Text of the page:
Technical and environmental efficiency of some coal-fired thermal power plants in India is estimated using a methodology that accounts for firm's efforts to increase the production of good output and reduce pollution with the given resources and technology. The methodology used is directional output distance function. Estimates of firm-specific shadow prices of pollutants (bad outputs), and elasticity of substitution between good and bad outputs are also obtained. The technical and environmental inefficiency of a representative firm is estimated as 0.06 implying that the thermal power generating industry in Andhra Pradesh state of India could increase production of electricity by 6/ while decreasing generation of pollution by 6%. This result shows that there are incentives or win–win opportunities for the firms to voluntarily comply with the environmental regulation. It is found that there is a significant variation in marginal cost of pollution abatement or shadow prices of bad outputs across the firms and an increasing marginal cost of pollution abatement with respect to pollution reduction by the firms. This result calls for the use of economic instruments like pollution taxes instead of command and control regulation used currently in India to reduce air pollution.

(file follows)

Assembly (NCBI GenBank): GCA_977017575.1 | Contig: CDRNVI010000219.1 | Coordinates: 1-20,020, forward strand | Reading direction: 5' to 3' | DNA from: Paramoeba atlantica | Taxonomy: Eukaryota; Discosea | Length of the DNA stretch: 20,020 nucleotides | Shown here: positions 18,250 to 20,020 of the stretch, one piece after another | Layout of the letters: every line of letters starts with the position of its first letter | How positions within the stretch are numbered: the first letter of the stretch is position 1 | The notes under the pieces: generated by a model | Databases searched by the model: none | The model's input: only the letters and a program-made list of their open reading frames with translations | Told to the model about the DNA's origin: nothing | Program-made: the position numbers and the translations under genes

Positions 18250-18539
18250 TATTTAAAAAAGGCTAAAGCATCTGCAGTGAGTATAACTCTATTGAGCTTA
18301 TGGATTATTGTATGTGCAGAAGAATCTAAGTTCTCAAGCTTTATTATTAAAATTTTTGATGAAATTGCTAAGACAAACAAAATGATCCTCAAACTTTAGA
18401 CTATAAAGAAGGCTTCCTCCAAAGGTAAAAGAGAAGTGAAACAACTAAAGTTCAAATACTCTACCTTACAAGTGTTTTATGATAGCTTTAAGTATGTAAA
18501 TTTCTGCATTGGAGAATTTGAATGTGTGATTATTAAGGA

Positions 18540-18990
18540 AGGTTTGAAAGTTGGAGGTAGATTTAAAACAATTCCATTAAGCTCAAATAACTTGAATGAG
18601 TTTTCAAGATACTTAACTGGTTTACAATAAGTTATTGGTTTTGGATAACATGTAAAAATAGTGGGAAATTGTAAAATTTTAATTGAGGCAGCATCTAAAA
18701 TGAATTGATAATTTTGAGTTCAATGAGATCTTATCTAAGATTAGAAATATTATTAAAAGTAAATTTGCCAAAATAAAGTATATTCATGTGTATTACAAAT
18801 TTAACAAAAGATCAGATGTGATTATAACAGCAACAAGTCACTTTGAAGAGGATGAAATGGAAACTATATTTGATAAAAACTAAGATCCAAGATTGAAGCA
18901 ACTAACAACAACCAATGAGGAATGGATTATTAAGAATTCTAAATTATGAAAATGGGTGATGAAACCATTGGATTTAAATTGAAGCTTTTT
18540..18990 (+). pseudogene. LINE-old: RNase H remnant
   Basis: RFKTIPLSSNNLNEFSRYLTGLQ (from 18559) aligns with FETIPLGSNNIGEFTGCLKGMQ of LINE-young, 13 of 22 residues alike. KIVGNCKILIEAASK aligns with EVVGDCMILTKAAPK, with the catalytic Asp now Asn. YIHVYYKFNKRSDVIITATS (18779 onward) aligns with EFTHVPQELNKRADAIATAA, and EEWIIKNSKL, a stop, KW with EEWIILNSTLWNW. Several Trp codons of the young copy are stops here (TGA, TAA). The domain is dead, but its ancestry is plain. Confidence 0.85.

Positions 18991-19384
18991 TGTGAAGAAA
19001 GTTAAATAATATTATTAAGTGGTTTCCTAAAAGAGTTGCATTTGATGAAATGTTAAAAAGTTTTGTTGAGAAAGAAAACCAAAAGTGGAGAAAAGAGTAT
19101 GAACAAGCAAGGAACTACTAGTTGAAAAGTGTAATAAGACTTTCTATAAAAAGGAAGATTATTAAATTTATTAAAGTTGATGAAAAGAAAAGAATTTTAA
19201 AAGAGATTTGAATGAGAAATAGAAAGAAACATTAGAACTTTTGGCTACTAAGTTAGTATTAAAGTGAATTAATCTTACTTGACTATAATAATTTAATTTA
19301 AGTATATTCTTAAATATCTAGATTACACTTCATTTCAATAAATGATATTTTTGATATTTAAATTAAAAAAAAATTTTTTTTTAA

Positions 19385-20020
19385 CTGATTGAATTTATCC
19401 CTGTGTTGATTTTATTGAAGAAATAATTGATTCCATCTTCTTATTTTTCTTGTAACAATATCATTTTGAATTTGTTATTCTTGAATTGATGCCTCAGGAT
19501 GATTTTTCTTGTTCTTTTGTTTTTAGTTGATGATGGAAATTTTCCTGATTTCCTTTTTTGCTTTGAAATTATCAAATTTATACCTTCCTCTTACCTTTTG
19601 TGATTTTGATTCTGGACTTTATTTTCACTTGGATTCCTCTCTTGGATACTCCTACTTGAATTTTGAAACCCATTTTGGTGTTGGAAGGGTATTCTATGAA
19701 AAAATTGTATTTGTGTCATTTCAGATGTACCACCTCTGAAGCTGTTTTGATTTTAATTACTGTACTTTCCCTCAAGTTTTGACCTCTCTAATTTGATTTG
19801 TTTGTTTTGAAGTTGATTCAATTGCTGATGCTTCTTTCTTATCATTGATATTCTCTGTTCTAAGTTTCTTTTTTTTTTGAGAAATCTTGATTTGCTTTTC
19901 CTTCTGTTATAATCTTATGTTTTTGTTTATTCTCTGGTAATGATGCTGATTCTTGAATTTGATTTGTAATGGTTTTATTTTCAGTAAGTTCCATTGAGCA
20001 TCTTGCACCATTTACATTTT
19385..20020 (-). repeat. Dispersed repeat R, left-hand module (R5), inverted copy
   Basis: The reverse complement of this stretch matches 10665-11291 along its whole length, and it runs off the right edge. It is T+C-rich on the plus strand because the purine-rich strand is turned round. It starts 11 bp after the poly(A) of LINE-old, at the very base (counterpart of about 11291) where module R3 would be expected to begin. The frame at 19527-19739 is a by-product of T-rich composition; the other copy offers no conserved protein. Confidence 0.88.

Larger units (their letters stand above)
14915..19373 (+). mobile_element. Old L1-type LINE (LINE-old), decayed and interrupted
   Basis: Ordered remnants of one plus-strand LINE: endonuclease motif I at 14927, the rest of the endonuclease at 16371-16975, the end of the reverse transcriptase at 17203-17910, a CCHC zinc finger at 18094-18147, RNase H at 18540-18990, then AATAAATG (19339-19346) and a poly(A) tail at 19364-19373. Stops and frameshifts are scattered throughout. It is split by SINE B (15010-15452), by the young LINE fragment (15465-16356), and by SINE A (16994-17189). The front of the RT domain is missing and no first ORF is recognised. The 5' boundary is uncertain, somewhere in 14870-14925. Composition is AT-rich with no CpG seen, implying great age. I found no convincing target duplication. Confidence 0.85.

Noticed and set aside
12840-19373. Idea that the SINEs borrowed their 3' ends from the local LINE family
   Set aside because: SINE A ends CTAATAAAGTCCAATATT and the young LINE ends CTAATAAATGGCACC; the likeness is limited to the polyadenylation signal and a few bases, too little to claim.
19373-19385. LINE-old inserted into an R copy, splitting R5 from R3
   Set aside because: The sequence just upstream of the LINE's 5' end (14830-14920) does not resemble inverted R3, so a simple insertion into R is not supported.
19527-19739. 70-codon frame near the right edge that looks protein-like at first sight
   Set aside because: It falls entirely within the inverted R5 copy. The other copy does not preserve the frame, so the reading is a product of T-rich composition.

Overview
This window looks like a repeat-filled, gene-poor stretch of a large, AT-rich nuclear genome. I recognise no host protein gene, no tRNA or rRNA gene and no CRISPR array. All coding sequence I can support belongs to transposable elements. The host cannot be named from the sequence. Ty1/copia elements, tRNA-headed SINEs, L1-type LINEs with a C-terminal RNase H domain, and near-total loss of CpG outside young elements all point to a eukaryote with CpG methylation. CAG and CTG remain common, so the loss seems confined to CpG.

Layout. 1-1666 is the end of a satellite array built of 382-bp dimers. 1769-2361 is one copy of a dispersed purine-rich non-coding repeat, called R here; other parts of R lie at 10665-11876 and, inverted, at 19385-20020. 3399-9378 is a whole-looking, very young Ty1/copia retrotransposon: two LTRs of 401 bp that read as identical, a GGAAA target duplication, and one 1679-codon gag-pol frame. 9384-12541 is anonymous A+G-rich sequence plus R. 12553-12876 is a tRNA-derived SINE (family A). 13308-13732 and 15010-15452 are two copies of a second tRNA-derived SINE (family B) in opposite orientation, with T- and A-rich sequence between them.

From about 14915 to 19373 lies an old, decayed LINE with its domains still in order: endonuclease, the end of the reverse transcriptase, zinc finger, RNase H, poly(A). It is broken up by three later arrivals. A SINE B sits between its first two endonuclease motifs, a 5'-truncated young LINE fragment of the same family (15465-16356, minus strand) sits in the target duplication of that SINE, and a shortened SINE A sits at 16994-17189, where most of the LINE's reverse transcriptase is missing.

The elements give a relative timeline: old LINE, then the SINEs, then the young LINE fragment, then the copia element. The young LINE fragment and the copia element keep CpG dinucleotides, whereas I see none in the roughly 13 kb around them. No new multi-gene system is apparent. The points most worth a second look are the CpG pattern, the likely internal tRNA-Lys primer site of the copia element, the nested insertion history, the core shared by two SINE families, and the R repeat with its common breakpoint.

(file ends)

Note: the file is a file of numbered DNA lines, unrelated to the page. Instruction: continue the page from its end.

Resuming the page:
Maddipati Narsimha Murty, Kumar, S., and Dhavala, K. K., “Measuring environmental efficiency of industry: a case study of thermal power generation in India”, Environmental and Resource Economics, vol. 38, pp. 31–50, 2007.